Today on the phone, my 87-year-old father asked me to be his patient advocate. He is facing tough health care decisions over the condition of his heart, and is scheduled for surgery in a week. He is a practical man, bright, charming, and articulate, with no cognitive deficits that I can detect. He told me where his Living Will and Advanced Directives are, where he wants his body donated for medical research, and what to do when his CD matures (he’ll be in surgery) so that he can roll it over to a money market account. He says he needs access to the money for his after-hospital care, in case he survives surgery. I am thinking about the health policy issues within all of this: 1) heart failure accounts for the largest portion of Medicare expenditures, 2) none of his doctors have talked with him about what all is involved with this surgery, or what quality and quantity of life he can hope for afterward, and 3) home care provided by family members is not well supported (financially and otherwise) in our country. As his daughter and as a family member embedded in the health care system, what do I do with this information?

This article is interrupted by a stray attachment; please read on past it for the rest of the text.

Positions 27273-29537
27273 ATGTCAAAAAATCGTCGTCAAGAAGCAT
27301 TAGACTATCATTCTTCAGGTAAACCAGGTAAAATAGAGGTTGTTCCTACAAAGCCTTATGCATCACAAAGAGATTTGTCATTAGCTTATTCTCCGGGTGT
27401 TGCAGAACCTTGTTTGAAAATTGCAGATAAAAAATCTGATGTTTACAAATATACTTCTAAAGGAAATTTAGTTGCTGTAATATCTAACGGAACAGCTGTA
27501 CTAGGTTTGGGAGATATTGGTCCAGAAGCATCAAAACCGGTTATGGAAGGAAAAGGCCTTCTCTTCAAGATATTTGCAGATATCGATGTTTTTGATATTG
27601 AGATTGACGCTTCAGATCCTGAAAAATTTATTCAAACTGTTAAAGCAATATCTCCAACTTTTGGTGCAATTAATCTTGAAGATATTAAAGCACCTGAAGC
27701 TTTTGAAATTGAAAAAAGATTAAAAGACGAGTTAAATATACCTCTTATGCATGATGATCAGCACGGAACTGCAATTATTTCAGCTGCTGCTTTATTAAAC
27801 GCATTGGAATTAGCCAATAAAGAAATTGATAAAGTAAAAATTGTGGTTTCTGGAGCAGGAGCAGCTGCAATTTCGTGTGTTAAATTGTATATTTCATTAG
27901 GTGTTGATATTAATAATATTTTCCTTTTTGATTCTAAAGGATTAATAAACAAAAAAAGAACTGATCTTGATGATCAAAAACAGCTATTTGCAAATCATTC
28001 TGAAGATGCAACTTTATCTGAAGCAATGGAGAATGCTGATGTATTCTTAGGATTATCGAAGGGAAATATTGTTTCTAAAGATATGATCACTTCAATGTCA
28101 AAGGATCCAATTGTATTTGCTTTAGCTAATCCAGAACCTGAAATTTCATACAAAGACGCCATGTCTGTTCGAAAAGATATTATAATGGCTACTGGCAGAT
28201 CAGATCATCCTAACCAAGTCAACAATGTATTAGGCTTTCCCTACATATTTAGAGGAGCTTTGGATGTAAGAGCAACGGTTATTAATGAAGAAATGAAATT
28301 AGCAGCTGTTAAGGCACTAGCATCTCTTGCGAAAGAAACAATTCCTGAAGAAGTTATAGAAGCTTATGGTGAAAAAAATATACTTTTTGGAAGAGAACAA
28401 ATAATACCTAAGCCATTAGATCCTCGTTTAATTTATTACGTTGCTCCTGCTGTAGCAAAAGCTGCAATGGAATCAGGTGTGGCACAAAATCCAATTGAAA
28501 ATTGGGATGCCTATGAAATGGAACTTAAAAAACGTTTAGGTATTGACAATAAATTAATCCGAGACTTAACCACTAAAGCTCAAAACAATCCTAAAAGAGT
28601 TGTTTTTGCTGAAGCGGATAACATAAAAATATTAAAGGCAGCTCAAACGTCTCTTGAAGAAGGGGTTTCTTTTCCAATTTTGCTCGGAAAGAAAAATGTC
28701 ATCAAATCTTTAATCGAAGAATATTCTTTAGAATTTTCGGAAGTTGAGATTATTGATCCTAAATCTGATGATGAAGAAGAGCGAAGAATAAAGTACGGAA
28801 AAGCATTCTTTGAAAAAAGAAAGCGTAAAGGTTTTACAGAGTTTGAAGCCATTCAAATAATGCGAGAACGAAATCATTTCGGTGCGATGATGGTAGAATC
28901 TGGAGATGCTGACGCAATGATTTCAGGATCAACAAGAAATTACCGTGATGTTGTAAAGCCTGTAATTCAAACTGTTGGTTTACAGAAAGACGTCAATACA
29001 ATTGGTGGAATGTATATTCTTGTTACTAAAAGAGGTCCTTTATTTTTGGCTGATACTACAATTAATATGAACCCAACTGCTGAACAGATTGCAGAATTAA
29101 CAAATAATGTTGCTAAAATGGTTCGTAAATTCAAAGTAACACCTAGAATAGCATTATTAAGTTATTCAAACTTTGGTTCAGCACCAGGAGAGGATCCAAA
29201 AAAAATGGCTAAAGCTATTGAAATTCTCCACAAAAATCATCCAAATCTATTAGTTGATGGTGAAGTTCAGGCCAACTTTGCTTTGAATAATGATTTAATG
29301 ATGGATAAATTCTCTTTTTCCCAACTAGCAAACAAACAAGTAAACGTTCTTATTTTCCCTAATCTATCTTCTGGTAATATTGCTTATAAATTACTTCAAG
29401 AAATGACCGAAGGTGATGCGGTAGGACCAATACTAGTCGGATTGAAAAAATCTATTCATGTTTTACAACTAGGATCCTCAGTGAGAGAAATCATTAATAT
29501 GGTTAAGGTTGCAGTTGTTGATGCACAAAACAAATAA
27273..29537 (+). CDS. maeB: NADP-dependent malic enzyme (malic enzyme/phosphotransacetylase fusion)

Perhaps there is a story here for possible future submission to Health Affair’s Narrative Matters (http://www.healthaffairs.org/NM.php). (Note: if you are interested in health policy and narrative and don’t know about this already, it is a wonderful non-technical resource). I even look up the submission guidelines. Coping comes in strange forms for someone like me who has always been a compulsive writer. I take some comfort in having read today that Roald Dahl did something similar when his favorite daughter Olivia died of complications from measles. He supposedly wrote out a very dispassionate account of the events surrounding her death. He wrote this in a school notebook and stored it in a desk drawer in his writer’s hut. (I do realize the important difference here between public and private musings, a topic for a future blog entry). Maybe this is a heavy topic to start out a blog on. But it is real and it is in line with the sorts of things I want to deal with in Medical Margins: the intersection of story/narrative and health care, and of people and topics that are marginalized. My Dad agrees to have parts of his story told here. As I said, he is a practical man.